However, I do not trust the military to intelligently administer a post-war Iraq. And since there is no real plan stated that seems to be able to take care of the Vietnam-like wars we should expect inside the country when the overall war is finished, I am concerned.

Sam: Nor is there a plan to pay for it, a fact that seems to have Wall Street a bit on edge. But, in your estimation, George Dubya Bush cannot fuck up the military’s ability to get it done?

Fine. In all cases along the path, consider the potential impact of presidential action. I understand that Bush won’t be micromanaging the battlefield, but so much that is critical, pre-war, during the war, and post-war, is his call. Think back a few short years: Stormin’ Norman wanted to finish the job, but Bush the Elder made the call. The powers of the Commander in Chief have not been diminished since then, unless I missed something.

Greg: Is this post-war concern enough to eliminate my support for the war itself? I’m actually wavering now.

Denny: The most significant enemy we, as a public, face is vagueness.

  • What reasons?
  • What costs?
  • What post-war reconstruction?

Given the treatment given the press at Bush’s press conference, we will not get answers to the most basic questions:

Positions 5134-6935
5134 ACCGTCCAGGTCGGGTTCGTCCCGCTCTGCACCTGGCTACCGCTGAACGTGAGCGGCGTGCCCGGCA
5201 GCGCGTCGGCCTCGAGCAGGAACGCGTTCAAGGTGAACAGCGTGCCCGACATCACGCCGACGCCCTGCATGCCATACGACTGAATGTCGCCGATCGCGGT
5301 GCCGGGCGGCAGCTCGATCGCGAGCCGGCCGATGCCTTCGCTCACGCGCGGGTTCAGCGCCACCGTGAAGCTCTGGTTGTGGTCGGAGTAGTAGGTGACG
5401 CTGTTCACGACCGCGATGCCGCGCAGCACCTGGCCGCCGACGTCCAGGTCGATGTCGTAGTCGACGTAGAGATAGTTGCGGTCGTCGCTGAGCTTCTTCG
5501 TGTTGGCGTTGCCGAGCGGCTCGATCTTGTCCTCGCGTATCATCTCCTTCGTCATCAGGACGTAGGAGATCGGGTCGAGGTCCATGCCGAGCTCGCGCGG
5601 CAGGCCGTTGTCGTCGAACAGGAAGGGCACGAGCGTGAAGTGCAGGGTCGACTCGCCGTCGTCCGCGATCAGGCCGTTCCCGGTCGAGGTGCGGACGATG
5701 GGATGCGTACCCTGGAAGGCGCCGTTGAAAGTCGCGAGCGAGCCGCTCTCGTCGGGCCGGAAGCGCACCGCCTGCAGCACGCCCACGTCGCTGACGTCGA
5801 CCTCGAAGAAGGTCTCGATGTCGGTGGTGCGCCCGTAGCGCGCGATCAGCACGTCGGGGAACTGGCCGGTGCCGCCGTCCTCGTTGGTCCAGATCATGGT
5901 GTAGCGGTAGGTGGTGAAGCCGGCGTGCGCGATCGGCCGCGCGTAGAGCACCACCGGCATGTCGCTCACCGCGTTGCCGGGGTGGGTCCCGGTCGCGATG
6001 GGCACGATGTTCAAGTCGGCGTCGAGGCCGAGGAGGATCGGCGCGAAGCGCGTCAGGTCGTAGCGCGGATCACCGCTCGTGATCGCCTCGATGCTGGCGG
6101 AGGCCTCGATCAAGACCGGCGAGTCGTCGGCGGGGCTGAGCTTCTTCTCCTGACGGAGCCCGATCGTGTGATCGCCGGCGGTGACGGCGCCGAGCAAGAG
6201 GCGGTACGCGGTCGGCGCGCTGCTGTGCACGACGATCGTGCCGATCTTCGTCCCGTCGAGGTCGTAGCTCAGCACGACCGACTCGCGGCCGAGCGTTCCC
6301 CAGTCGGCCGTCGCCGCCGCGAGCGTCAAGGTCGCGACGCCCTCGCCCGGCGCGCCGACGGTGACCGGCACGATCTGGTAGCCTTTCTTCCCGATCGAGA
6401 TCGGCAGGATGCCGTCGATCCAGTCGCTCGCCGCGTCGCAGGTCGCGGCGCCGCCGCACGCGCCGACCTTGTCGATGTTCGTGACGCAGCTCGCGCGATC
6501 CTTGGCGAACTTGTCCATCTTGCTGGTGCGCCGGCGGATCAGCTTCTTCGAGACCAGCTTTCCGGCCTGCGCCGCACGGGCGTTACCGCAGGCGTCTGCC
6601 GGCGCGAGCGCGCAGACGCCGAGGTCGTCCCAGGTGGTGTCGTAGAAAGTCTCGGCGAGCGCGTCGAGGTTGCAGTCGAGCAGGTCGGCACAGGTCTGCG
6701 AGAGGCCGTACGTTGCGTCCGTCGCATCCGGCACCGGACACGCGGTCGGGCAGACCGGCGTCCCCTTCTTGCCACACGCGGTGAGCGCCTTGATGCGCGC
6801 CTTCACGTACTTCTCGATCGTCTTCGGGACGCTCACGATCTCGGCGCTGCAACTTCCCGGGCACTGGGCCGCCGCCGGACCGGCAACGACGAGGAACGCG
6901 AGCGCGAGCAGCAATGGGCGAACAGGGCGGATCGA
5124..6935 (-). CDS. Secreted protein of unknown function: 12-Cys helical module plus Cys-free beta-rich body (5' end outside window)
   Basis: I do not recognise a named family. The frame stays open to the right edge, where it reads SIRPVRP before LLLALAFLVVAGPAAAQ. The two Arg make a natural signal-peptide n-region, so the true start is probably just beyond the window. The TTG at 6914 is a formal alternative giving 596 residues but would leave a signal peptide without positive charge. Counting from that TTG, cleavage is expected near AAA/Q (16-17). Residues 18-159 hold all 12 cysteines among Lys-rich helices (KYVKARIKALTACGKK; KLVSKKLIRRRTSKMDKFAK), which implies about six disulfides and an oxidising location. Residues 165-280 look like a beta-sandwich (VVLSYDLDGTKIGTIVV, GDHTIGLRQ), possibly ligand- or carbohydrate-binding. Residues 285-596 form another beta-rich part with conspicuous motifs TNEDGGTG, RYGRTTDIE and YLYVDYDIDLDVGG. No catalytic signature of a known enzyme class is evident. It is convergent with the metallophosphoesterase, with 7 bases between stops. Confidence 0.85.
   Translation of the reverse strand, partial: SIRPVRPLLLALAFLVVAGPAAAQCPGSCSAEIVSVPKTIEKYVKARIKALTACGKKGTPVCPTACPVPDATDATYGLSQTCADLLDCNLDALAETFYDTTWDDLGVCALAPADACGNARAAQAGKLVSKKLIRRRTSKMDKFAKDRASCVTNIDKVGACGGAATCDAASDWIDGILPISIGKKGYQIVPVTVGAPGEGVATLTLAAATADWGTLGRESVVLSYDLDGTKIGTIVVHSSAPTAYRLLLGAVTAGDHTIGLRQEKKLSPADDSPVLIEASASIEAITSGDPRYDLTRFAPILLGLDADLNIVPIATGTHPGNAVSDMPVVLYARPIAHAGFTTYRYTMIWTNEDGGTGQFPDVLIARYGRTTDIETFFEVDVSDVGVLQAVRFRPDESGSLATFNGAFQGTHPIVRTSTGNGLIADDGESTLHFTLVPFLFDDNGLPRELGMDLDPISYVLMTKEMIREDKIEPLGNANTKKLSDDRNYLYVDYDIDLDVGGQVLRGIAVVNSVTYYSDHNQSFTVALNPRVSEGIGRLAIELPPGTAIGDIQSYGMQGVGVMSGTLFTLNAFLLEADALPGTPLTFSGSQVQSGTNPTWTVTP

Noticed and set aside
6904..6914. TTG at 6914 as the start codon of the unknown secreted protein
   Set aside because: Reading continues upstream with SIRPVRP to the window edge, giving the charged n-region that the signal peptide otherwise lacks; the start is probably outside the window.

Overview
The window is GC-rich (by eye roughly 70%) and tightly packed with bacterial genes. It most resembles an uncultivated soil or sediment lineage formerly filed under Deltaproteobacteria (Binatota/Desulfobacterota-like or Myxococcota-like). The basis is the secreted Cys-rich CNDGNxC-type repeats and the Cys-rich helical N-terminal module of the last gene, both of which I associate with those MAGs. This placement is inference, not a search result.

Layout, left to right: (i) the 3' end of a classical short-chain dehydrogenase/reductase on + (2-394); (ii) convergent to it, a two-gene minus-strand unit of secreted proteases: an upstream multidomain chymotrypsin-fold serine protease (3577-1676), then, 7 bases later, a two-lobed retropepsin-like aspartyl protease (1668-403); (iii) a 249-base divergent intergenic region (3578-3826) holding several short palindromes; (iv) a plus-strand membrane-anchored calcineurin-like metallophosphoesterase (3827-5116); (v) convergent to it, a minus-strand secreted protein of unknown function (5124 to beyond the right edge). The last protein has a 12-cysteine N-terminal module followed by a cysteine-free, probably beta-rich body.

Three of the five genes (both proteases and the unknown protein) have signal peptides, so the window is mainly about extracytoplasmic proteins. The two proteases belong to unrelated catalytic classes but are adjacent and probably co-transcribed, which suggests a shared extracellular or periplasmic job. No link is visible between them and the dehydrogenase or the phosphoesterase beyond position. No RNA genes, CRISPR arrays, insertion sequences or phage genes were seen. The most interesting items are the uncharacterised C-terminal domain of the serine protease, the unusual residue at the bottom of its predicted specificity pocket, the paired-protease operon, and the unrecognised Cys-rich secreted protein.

How much will it cost and who’s going to pay for it? In lives? In dollars? In credibility?
_____

Jay: Yes, quite unlike my press conferences here [at the Pentagon]. I don’t think anyone who sits where I do could consider the Pentagon press corps “lap dogs.”

I am finding coverage of our media embed plan very interesting though. Media were absolutely howling for access. We provided it by embedding over 500 media with our troops under the most permissive ground rules in decades, if not ever (for perspective, there were 30 in the D-Day invasion, all of whom agreed to total censorship). And, this is only one leg of coverage. The others include being coverage in theater where media who don’t want to make the embed commitment of time and resources can go to the daily briefings and make short-term visits to our forces, and then, there’s coverage from here, both at the Pentagon and in military communities all over the country. All that is in addition to whatever coverage “unilaterals” get.

Still, now that we’re getting some great stories from embedded reporters, we’re being criticized for somehow seducing reporters into bed with us and coopting them by making them dependent on us. Considering that there is no First Amendment right to battlefield coverage, and that it both complicates operational security and has a logistical impact, I feel like we’ve gone the extra mile. In my cynical moods I get the feeling that to many media execs, bureau chiefs and editors the expectation is that military action is a spectacle staged for their benefit and that we should manage it as such.

I could tell you the most amazing stories all day that if I wrote them for a creative writing class would have been handed back with the critique, “not credible.”